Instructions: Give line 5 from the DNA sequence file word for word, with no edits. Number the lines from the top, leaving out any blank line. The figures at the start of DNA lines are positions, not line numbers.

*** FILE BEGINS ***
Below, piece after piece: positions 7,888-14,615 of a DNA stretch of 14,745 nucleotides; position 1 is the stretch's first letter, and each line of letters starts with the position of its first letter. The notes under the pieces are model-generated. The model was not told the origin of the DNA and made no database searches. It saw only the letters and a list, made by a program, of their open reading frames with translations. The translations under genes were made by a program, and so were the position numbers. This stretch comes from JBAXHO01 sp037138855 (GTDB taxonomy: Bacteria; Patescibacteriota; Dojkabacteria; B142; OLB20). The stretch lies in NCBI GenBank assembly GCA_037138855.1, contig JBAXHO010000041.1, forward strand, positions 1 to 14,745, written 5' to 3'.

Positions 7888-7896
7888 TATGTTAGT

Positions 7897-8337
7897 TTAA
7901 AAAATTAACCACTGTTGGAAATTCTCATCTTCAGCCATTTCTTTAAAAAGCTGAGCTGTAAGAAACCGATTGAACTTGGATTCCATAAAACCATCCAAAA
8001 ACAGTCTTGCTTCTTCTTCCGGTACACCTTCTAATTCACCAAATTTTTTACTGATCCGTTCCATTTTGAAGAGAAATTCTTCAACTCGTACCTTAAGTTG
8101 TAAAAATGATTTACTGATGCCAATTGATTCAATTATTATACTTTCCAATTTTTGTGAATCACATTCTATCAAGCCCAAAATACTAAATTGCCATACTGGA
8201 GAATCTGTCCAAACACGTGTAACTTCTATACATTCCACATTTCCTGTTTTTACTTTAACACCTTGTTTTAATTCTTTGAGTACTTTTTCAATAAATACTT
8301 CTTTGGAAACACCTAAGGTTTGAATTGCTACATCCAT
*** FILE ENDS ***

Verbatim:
7897 TTAA